The event had the usual tech conference mix of product announcements (e.g., the public beta of the Tanzu Application Platform), technical demos, customer stories, breakout sessions, and keynote talks, with the three mainstage sessions expertly hosted (live) by Developer Advocates Cora Iberkleid, Tiffany Jernigan, and, of course (because this is Spring!), Josh Long. This year’s theme, “Code with the flow,” spoke to the idea of coding with minimal unwanted distractions or interruptions, and focused on how both tech and processes can help get us to that state.
The talks themselves featured some solid production values, including the use of graphic overlays (rather than slides) for the keynotes, and a nicely edited and edutaining troubleshooting Spring Cloud and Tanzu demo. With related chat taking place on Slack, the event was not a completely integrated experience, but overall it followed many of the virtual tech event suggestions posited by my colleague James.
SpringOne also made good use of topic tracks, and I love when event schedule interfaces let me see at a glance what is happening on all the different tracks/stages at once, and then allow me to drop in on different tracks directly from links on the schedule.
Although talks were not available on demand immediately after they aired–meaning that you had to catch the talks in real time if you did not want to wait a few days–replays of keynotes and breakout sessions (yes, even the talks from the social track) are already available.
While this is the third SpringOne I’ve attended (and the second virtual one), I found this year’s “Code with the flow” theme to be especially relevant. At RedMonk we have been speaking extensively about the developer experience gap, which my colleague Stephen describes as a result of tooling fragmentation in which
developers are forced to borrow time from writing code and redirect it towards managing the issues associated with highly complex, multi-factor developer toolchains held together in places by duct tape and baling wire.
A number of sessions, including Ajay Patel’s Day 1 kickoff keynote, spoke to the developer experience gap and other flow disruptors directly, while other sessions focused on technical and process solutions for establishing and maintaining creative flow.
One of my favorite talks of the event (and of 2021, really) was Sakinah Hofler’s talk at the end of the Day 1 mainstage session on “Unlocking Developer Creativity” (about 47:45 in the video embedded below).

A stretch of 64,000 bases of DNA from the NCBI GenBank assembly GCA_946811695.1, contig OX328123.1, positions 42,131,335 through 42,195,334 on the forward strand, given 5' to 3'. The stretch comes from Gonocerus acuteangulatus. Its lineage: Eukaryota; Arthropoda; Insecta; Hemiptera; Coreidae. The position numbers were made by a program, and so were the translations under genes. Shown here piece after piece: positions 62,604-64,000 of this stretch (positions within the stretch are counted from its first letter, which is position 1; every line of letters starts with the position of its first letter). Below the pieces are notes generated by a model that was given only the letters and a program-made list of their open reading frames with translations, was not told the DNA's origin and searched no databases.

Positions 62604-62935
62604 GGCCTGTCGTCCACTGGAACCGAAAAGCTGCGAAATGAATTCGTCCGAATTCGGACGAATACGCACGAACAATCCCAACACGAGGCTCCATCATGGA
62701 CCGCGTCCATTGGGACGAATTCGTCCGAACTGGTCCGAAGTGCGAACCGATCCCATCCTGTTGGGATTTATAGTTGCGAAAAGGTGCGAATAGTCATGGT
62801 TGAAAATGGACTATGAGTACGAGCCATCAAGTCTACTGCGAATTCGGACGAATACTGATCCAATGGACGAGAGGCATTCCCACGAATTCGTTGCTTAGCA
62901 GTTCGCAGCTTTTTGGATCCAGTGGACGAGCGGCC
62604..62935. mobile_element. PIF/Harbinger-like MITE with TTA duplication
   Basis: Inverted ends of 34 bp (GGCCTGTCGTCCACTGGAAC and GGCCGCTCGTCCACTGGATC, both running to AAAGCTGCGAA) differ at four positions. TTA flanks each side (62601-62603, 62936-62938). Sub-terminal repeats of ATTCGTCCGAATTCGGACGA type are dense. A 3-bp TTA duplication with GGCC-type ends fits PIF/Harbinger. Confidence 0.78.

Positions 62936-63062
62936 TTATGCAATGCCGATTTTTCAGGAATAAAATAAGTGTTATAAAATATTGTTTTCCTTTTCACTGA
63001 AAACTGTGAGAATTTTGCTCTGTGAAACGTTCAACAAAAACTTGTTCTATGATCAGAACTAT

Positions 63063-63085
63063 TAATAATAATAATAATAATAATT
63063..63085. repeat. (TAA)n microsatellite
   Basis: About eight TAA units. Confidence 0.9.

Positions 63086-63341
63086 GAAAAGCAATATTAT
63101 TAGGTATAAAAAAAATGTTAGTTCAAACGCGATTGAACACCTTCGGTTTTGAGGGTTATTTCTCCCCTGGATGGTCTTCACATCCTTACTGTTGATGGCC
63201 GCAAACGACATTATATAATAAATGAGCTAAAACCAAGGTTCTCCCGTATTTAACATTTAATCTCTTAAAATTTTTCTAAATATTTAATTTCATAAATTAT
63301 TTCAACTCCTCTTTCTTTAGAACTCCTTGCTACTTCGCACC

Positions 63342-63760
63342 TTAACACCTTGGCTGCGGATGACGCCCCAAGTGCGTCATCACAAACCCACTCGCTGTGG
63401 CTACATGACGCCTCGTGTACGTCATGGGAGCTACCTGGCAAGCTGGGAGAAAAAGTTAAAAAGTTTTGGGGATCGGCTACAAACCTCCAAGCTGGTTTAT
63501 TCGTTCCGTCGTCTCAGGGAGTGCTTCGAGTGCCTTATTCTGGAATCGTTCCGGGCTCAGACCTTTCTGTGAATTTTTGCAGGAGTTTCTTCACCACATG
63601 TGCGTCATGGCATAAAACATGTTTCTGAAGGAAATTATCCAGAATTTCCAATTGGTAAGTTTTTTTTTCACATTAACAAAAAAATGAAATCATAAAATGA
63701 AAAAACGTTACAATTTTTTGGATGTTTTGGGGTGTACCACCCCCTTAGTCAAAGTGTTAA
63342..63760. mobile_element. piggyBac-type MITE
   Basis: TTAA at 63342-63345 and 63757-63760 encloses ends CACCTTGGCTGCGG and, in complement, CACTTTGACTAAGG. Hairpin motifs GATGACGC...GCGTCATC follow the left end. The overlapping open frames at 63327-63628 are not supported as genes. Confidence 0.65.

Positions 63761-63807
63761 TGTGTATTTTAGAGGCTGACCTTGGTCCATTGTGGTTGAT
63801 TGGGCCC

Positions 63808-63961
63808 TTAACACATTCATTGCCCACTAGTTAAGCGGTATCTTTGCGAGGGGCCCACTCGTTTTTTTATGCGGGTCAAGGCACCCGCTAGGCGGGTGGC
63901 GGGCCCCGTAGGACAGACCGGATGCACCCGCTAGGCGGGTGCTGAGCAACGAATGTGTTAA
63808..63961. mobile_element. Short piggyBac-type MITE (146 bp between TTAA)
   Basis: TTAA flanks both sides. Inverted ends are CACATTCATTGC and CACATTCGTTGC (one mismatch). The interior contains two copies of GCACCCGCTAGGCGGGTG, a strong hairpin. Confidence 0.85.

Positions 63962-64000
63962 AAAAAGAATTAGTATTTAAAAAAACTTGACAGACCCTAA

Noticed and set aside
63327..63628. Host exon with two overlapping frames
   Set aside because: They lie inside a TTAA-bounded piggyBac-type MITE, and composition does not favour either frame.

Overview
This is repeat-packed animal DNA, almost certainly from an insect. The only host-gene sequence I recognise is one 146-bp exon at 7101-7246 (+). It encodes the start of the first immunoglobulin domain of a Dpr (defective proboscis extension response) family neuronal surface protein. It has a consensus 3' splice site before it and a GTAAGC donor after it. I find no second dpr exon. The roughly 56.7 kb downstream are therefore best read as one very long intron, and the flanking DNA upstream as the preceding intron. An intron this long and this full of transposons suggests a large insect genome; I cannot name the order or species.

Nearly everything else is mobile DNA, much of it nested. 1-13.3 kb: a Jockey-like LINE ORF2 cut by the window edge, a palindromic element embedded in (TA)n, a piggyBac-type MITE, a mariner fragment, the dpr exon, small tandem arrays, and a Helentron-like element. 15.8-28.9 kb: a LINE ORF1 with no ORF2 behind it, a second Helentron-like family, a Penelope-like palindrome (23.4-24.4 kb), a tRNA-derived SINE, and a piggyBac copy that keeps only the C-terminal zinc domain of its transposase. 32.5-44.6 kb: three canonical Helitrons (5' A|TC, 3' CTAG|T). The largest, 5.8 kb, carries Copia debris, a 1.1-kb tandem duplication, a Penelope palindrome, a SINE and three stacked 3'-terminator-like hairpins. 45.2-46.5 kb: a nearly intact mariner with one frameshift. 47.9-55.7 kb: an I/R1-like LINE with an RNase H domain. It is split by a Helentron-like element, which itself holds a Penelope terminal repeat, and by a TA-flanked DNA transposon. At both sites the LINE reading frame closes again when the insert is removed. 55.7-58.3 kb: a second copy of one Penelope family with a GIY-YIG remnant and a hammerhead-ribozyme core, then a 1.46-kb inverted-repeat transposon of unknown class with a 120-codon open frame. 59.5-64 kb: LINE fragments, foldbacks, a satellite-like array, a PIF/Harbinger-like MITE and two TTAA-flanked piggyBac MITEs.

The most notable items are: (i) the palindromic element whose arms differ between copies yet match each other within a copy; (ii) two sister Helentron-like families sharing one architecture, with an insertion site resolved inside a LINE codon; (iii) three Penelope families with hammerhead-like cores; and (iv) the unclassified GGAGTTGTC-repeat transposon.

Hofler, a writer and professor at Loyola University (the one in NOLA; Hofler is also a former chemical and quality engineer) talks about refilling the “empty well” of creativity, which she argues is essential to getting into the state of flow faster. She outlines the following steps for accomplishing this:
- Turn off the outside world
- Develop a physical and mental routine
- Keep a journal
- Know when to take a break
- Know when to collaborate
- Embrace failure
To my mind–and based on my own experiences as a writer and writing instructor–each of these steps can be useful on their own, and I am not alone in finding particular value in the last step.
— Dormain 🧟♀️ (@DormainDrewitz) September 1, 2021
Together, however, the steps Hofler outlines offer a potentially powerful action plan for writers of fiction, poetry, code, and blog posts alike (although it is also important to acknowledge that not all brains work the same, and these steps will not be helpful to everyone).
Notably, SpringOne 2021 and its “Code with the flow” theme was itself up against a number of external disruptors. The event ran from September 1-2: days in which the U.S. newscycle was filled with international conflict, increasingly alarming pandemic statistics, and domestic political turmoil. These days also saw a significant portion of the U.S. impacted by the effects of Hurricane Ida making its way from Louisiana up to the northeast, as well as ongoing wildfires in the west.
With most of the
conference sessions pre-recorded, this means that the actual program was not affected; however, a number of speakers were affected in real time, such as Hofler, who tweeted about having to evacuate from New Orleans to Houston because of Ida (note: I am exceedingly relieved to know that Hofler made it safely out of Ida’s way):
— Sakinah Hofler (@blackquisition) September 2, 2021
For me it was almost surreal to see such a brilliant and timely talk–a talk about finding ways to be creative through disruption and failure–run like clockwork (specifically because it was pre-recorded) against the backdrop of a weather emergency that had, in real time, driven the speaker from her home and disrupted who knows how many aspects of her life, creative or otherwise.
In this way, SpringOne served as a reflection of the larger state of the tech industry as a whole, which in 2021 seems to be finding increasingly more polished ways to thrive through various simultaneous ongoing catastrophes. And yet even in such well-produced and scripted spaces, it is clear that the people who constitute the industry are dealing with disruptions ranging beyond those caused by fragmented toolchains. It was therefore a bright spot to see the SpringOne program use its polished and scripted parts to not only make it ok to acknowledge these disruptions, but to help its audience begin to find ways to not be paralyzed by them.
Disclosure: VMware is a RedMonk client, but this piece is an independent piece of analysis.
Correction: VMware’s Rita Manachi was kind enough to point out that the track sessions were delivered live.